Now that the Elton Brand deal is official, let's investigate how the 76ers might do in the 2008-2009 season.
In 2007-2008, Philadelphia was the 7th best team in the Eastern Conference, earning them a first round matchup (and exit) against the perennial powerhouse Detroit Pistons. Certainly there's no debate that the acquisition of Brand makes them better, but how much better?
I say a lot. The 76ers now have legitimate stars at three starting positions (Andre Miller at PG, Andre Iguodala at SF, and Brand at PF), and a defensive force down low (Samuel Dalembert). If they can find a decent shooter (Willie Green probably isn't the answer), they'll have all the tools to be a contender.
Among non-playoff teams last year in the East, you could conceivably say that you expect Chicago, Miami, New Jersey, and Milwaukee to be noticeably improved. If Michael Beasley matures quickly for the Heat, they could be back in the mix, but I expect Philly to be better than all four of those teams when the season is over.
The lower-end playoff teams are pretty easy to judge. I do think that they'll be better than Atlanta, despite the fact that I love how they've built that team from the ground up, drafting talent every year and playing their best players, regardless of positions. The addition of Jermaine O'Neal makes the Raptors intriguing, but they still have nobody on the wings who can play.
Now we get to the tough ones. Washington played almost the entire season without it's best player in Gilbert Arenas, and despite my efforts to temper the enthusiasm, there's a buzz about this team in the D.C. area that hasn't been around in a while. And the Wizards have still got those three star players, with Antawn Jamison and Caron Butler to go with Arenas. Orlando's also got three stars, in Dwight Howard, Rashard Lewis, and Hedo Turkoglu. I'd realistically say this is a push, but since bloggers are supposed to be opinionated, I'll say the 76ers are above the Wizards and below the Magic, but all within 4 or 5 games of each other.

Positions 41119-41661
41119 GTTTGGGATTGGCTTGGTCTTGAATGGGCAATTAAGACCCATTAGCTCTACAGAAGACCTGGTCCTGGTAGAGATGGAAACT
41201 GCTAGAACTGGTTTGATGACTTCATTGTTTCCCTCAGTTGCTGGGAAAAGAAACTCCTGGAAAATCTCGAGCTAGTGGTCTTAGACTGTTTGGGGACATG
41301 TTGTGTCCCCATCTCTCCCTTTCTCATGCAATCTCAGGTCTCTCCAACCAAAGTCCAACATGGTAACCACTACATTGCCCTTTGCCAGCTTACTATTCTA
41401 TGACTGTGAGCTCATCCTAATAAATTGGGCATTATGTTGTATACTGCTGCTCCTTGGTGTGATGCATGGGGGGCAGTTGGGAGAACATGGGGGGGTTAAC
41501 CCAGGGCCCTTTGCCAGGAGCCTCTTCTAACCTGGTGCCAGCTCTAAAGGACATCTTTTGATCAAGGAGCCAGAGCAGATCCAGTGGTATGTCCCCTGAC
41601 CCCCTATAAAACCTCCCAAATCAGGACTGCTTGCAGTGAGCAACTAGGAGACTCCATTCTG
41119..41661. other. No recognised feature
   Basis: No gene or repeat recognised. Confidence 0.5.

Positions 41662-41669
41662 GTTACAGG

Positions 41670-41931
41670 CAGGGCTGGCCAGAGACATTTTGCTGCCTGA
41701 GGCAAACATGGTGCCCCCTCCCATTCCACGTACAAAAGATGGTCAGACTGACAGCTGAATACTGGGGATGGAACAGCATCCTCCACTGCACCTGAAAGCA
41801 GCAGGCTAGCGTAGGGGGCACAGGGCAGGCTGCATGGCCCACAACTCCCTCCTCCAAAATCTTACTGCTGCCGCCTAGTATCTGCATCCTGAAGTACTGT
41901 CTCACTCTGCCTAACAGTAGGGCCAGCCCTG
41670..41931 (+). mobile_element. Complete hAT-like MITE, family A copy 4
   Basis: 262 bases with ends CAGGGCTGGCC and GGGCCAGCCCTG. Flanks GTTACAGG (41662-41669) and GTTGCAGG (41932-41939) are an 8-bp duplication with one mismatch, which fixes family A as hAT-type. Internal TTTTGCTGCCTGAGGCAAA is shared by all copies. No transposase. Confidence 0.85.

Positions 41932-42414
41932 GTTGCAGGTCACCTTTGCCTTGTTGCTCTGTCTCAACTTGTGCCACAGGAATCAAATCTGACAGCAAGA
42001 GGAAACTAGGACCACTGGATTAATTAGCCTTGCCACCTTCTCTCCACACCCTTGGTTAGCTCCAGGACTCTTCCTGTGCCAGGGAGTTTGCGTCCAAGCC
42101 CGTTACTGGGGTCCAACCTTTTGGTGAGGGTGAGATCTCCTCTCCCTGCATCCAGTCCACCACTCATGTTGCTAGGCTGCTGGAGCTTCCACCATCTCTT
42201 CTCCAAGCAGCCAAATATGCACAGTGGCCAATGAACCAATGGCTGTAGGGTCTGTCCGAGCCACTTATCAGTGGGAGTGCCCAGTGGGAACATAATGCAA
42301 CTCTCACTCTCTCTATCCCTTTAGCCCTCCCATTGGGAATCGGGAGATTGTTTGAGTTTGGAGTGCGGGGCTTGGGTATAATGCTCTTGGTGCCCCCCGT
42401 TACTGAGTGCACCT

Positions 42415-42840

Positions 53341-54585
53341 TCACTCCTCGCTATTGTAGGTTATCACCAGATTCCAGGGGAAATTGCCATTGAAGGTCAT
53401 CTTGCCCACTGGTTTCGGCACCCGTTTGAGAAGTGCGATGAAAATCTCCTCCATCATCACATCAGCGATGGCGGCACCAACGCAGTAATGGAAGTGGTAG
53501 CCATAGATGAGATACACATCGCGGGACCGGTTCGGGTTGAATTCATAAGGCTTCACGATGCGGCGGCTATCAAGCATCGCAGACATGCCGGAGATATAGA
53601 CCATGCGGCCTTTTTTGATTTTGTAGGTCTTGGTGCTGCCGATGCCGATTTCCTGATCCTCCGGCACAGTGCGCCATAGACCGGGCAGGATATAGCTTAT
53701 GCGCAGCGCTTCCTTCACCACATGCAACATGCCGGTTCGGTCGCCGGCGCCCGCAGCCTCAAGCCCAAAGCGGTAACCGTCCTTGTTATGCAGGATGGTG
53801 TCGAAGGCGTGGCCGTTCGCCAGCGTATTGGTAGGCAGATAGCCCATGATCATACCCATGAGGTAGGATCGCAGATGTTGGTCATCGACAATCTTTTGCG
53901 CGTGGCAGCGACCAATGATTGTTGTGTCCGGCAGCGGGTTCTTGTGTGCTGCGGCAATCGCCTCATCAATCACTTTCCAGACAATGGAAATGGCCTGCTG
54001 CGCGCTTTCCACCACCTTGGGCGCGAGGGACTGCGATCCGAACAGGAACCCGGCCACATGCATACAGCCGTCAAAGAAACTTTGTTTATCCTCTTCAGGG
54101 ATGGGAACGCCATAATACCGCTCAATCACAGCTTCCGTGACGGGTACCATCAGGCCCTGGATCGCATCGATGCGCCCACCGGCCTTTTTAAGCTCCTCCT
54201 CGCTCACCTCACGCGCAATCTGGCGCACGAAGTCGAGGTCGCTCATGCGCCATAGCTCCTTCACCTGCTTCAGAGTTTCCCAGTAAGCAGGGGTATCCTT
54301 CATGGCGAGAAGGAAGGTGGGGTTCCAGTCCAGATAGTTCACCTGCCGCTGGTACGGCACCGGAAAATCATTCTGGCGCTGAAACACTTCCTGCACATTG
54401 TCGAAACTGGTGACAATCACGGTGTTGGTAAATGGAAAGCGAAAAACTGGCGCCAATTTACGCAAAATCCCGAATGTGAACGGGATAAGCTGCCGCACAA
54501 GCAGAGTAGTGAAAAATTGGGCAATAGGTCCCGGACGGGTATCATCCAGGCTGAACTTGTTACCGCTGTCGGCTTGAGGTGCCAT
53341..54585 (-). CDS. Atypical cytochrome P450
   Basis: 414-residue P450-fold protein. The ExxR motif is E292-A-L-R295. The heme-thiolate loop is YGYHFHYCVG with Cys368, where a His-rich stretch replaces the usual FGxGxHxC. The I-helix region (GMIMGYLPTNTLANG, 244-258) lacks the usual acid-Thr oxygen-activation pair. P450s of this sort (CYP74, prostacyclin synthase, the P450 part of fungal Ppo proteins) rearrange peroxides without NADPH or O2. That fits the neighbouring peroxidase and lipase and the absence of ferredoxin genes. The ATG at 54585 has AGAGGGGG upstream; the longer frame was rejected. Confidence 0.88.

What about Cleveland? They're carried by a single superstar, with odds and ends to fill up the stat sheets, and a rookie who's not likely have more than a minimal impact. LeBron James is tremendous, and will likely carry them into the playoffs again, but as we've learned, you need more than one player to get far in these NBA playoffs. I'm actually going to bump Philadelphia above the Cavaliers as well.
Finally, we come to the upper echelon. There's no chance that Philadelphia is better than the Celtics, so let's just end that discussion right now. But what about Detroit? The Pistons have a new head coach, and their starting lineup is getting old. Richard Hamilton (who'll be 30 when the season starts) can still score, but his points per game average has slipped the past couple of seasons. The same can be said about Chauncey Billups (32) and his assists and Rasheed Wallace (34) and his attitude. The wheels have to come off this team at some point, and I think this year is as good as any. So I'm dropping the Pistons behind the Magic, behind the 76ers, and behind the Wizards and Cavaliers as well.
That makes Philadelphia the 3rd best team in the Eastern Conference in my book, behind Boston and Orlando. The alluring part of it is, if everyone's healthy, we could have four teams with three stars each in the second round of the Eastern Conference playoffs, and maybe for one goddamn year we wouldn't have to hear about how much better the West is than the East.
(This post was started in August; I lost direction for a while, and obviously we've got some new information, a la the actual gameplay, ...
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